When I see a rainbow, I’m amazed each time. How could something so beautiful come from reflecting light through rain drops? Basic science collides with breath-taking wonder. In recent years, the rainbow has been connected with the LGBTQ community. It is certainly the symbol of gay pride and celebration. The rainbow, however, has deep roots and we can’t forget where it all started.
In a world where our sexuality is a focal point, it’s not surprising that understanding sexual struggles (and sometimes resulting sin) can be problematic. It shouldn’t really be surprising — the Church and culture speak different languages. The key is understanding why and how to humbly move forward in grace and truth.
One of the biggest problems within the Church is that we may not fully understand the difference between temptation (or struggle) and sin. On the other hand, we seem to be quite good at categorizing our struggles. For example, any sexual struggle is said to be a bigger issue than any other struggle. There even seems to be bigger and lesser struggles within sexual struggles.
Paul made a point to speak of the significance of sexual sin (1 Corinthians 6:18), but that significance isn’t really about being lesser or greater, rather how sacred our bodies are. The Church in Corinth clearly didn’t understand that significance.
In order to understand and respond to sexual struggles, we have to understand some fundamental concepts. Here are five things the Church must remember:
Is God’s grace really enough? In life’s most painful moments, can grace really make a difference? Paul shared how God’s grace impacted his pain. We can experience the same grace, no matter how painful our pain is. Telsie shared (19:28) this past week at Bethel – of how God’s grace has impacted her as well.
We inherently know that God’s grace is enough. So why do we sometimes wonder about God’s response to our pain?
Paul’s Story of Pain…
Paul experienced “visions and revelations of the Lord,” but didn’t consider himself holier than others because of these experiences (2 Corinthians 12:1, 6). In fact, he understood that he experienced pain (a “thorn in his flesh”) to stop him “from becoming conceited” (12:7). His pain was a reminder that he wasn’t greater than others.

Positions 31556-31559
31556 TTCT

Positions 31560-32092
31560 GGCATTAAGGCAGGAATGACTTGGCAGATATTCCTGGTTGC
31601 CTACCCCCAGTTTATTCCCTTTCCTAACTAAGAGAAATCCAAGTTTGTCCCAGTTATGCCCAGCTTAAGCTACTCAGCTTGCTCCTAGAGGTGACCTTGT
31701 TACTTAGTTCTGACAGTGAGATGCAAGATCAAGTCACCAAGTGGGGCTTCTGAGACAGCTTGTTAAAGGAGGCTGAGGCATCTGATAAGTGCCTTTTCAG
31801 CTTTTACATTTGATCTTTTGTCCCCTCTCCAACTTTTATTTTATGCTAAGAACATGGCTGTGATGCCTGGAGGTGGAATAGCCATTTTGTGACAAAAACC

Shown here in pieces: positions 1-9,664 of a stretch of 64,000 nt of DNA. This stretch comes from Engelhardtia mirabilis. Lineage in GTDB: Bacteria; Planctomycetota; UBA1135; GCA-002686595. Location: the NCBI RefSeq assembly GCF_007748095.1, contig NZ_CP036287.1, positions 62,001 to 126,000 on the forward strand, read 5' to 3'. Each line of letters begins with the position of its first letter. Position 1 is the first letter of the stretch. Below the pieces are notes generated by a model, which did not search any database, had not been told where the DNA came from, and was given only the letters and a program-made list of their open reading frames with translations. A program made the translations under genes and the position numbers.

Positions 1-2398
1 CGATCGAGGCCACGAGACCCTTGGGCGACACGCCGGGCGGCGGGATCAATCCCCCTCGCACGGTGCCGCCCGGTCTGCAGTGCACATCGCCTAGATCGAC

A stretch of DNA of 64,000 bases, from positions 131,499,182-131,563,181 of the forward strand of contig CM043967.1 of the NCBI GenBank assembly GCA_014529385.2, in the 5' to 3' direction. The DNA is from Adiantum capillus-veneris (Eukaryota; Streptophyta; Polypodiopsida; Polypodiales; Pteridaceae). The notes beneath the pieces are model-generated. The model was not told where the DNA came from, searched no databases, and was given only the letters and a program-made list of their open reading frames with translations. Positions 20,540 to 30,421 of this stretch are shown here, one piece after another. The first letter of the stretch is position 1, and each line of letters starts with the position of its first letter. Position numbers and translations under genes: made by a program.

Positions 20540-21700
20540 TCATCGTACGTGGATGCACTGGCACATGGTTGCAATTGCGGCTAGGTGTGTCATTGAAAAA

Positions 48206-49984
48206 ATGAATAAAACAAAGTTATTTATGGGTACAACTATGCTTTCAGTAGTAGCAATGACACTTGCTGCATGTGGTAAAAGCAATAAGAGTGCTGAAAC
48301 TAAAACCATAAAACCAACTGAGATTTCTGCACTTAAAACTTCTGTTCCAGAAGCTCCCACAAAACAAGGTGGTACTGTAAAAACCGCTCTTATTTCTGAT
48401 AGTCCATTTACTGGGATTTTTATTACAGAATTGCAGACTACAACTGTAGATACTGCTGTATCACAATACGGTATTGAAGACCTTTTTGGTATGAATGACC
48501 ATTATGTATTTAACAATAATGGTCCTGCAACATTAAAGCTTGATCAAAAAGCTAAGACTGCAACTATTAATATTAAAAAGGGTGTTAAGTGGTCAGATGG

Just like two patients in the emergency room dealing with the same issue may rate their pain differently on a scale from 1-10, we all experience our “thorn in the flesh” differently. If we knew what Paul experienced, we would be tempted to compare his pain with our own. I’m glad we can’t compare ourselves with Paul’s pain; we all have a unique story of pain.
God’s response to pain…
For a moment, think of your pain (your “thorn in the flesh”). I’m sure you’ve done what Paul did and pleaded before God to remove it. But what happens when God says the pain isn’t going away? This was God’s response to Paul:
“My grace is sufficient for you, for my power is made perfect in weakness.” (2 Corinthians 12:9)
In the moments of our pain, no matter what that pain is, God’s response is that his grace is enough. God is indeed able to provide healing. It may be now or later, or it may be never. Either way, his grace is sufficient in this very moment.
For the last number of years, Telsie has struggled with the pain of losing her son to suicide. With baggage from past life experiences, Telsie had no choice, but start trusting in God’s grace to bring her through. She allowed her weakness to be her strength in Christ.
Part of Telsie’s story (19:28), along with a sermon on Paul’s struggle can be found here:
How have you processed your pain? Have you experienced God’s grace and strength during a painful experience?